Pumpkin Bread and a Lesson in Reading Recipe Comments

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Early this fall, my company’s resident baker brought in a wonderful loaf of pumpkin bread in an attempt to fatten up our staff. I was of course more than happy to partake of her bread, seeing as I love pumpkin in wholly unwholesome ways. I immediately asked for the recipe, assuming that as the bread was a quick bread the recipe would be devoid of yeast and therefore a strong candidate for something I could bake without totally screwing it up.

Note: I’m determined to conquer my fear of baking. I’ve purchased Healthy Bread in Five Minutes a Day, joined a Google Group, and will be producing loaves of bread very soon. I plan to blog along the way, so look for future posts on how I’m becoming a (hopefully) decent baker. Now, back to our regularly scheduled blog post…

It turns out that Katie’s excellent bread was according to a Food Network recipe. As I reviewed the recipe, I noticed the that it has close to 100 comments and a range of ratings covering the whole spectrum from 1 star to 5. Reading the responses I discovered that the basic recipe seems to be flawed, at least in cooking time, and that it might be too sweet. In general, it seemed that results with the recipe were all over the map. I probably spent an hour reading the comments and thinking about how to assimilate them into my attempt. Along the way, the content geek in my realized that one of the reasons I love recipes stored electronically with tools for reviews and comments is because it allows everyone to contribute to and take advantage of the shared experience of making the recipe. We make the recipe better and improve our own cooking skills along the way. Group wisdom rocks!

I’m very happy with my pumpkin bread, and I’m sure there’s a chance I wouldn’t be if I’d gone right along with the recipe and not stopped to tap the wisdom of the crowd. As much as this is my adaptation of the recipe, it’s absolutely a product of the group of cooks who made it before me and took the time to comment. They validated my ideas about substitutions of applesauce for part of the oil and whole wheat flour for the AP flour. They recommended reducing the sugar and warned that the spices as written might lead to a bland bread. Finally, they helped me not panic when my bread was far from done in 40 minutes.

I can honestly say that this recipe is a shared creation. I hope you enjoy the resulting recipe and share your modifications with me in the comments.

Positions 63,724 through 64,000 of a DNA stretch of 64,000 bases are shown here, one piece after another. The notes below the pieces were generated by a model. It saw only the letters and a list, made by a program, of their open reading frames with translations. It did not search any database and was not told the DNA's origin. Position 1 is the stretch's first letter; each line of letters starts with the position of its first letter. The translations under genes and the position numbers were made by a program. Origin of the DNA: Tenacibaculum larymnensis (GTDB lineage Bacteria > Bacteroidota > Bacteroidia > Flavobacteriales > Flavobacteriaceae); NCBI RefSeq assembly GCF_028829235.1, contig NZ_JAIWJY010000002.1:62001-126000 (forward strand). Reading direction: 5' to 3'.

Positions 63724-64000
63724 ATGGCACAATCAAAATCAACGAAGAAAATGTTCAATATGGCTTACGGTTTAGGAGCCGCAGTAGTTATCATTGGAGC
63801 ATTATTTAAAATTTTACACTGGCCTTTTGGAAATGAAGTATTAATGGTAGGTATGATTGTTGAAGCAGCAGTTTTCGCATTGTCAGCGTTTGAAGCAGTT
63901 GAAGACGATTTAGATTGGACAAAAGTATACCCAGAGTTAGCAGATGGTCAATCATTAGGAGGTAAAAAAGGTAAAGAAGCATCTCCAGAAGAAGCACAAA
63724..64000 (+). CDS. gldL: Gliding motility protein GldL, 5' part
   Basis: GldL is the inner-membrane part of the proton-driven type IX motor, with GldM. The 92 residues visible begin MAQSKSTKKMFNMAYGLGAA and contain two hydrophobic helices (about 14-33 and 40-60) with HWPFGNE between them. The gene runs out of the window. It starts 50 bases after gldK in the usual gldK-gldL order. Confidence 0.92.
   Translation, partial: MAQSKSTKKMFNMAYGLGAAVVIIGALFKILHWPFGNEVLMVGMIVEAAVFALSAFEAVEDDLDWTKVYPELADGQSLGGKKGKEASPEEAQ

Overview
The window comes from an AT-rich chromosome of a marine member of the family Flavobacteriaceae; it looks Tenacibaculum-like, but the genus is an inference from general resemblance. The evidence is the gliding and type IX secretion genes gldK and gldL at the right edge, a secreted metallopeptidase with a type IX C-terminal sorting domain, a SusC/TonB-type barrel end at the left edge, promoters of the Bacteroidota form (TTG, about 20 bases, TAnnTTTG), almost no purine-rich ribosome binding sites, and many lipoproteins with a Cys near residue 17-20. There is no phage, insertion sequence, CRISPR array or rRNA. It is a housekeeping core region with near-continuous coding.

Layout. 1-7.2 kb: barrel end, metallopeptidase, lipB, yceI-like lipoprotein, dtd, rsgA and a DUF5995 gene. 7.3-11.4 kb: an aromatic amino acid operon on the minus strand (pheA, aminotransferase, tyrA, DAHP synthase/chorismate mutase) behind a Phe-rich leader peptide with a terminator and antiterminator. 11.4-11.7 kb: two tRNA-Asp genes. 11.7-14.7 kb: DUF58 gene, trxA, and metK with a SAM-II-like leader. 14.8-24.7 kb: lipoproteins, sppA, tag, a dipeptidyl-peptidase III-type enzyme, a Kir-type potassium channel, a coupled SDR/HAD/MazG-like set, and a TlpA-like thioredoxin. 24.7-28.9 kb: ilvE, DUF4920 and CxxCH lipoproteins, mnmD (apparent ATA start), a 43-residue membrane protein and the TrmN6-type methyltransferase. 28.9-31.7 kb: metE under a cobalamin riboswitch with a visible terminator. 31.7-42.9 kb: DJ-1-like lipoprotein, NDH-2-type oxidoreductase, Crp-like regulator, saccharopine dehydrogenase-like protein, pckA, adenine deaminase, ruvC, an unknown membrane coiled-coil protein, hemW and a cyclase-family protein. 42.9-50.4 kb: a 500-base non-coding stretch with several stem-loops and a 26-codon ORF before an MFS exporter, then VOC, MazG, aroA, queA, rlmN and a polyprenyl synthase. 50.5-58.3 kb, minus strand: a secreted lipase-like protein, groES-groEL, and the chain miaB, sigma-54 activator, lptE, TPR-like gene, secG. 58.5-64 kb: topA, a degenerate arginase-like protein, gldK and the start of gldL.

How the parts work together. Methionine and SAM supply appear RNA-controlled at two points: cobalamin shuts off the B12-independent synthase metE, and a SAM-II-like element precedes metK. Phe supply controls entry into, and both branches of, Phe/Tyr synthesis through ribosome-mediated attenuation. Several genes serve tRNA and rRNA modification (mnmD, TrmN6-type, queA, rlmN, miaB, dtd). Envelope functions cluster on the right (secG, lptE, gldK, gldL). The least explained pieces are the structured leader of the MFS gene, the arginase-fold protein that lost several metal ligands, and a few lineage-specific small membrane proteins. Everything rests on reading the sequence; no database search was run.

Recipe: Pumpkin Bread

Adapted from Pumpkin Bread by Cathy Lowe.


  • Difficulty: Easy
  • Makes: 2 loaves, 12 slices each
  • Prep Time: 40 min
  • Cook Time: 60 min
  • Weight Watchers Points: 4/slice


  • 1 c. brown sugar
  • 1.5 c. granulated sugar
  • 4 oz. apple sauce
  • 1/2 c. vegetable oil
  • 4 eggs, lightly beaten
  • 1 15oz. can pumpkin puree
  • 1 c. whole wheat flour
  • 2.5 c. AP flour
  • 2 tsp. salt
  • 2 tsp. baking soda
  • 1 tsp. baking powder
  • 1 teaspoon freshly ground nutmeg (1.5 tsp if not fresh)
  • 1.5 tsp. ground allspice
  • 1.5 tsp. ground cinnamon (recommend Saigon)
  • 3/4 tsp. ground cloves
  • 2/3 c. water


  1. Preheat oven to 350.
  2. Spray 2 9×5 loaf pans with flour baking spray (such as Baker’s Joy).
  3. In a large mixing bowl, combine the brown sugar and granulated sugar; break up any clumps of brown sugar.
  4. Stir in the apple sauce and vegetable oil.
  5. Stir in the eggs and pumpkin.
  6. In a separate bowl, whisk together all of the dry ingredients (wheat flour through cloves).
  7. Stir the dry ingredients and water into the wet ingredients in alternating batches, starting and ending with flour.
  8. Divide the batter between prepared pans. There should be 1 – 1.5 inches of space left at the top of the pans for the loaves to expand.
  9. Set pans on a foil-lined baking sheet and place in oven.
  10. Bake for 50-60 minutes or until a cake tester comes out clean.
  11. Remove the loaf pans from the oven and let the loaves rest in the pans on a cooling rack for 10 minutes.
  12. Turn the loaves out of their pans and let cool completely on the rack.

Recipe for Success

  • This recipe will work in just about any shape pan, from the loaf pans I used to a bunt pan or even mini-loaf pans and muffin tins. You’ll have to adjust the cooking time depending on the size of your pan. For mini-loaf pans and muffin tins I would start checking for doneness at 25-30 minutes. A whole loaf baked in a bunt pan may take upwards of 75 minutes, but I would still start checking around 50 minutes just in case.
  • The recipe reviewers offered a whole host of suggestions for mix-ins: chocolate chips, walnuts, pecans, and dried cranberries just to name a few. I took one of their suggestions and topped one of my loaves with roasted pumpkin seeds which not only makes for a pretty presentation but adds a lovely crunch to the loaf’s crust. For those of you counting Weight Watcher’s Points out there, remember that adding mix-ins will increase the points per slice.
  • If your loaves are starting to look overly-brown at about 40 or 50 minutes in the oven, cover them loosely with aluminum foil.

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1 Comment

  1. Oh I am SO with you with reading the comments on sites like that. Many times it has saved me 🙂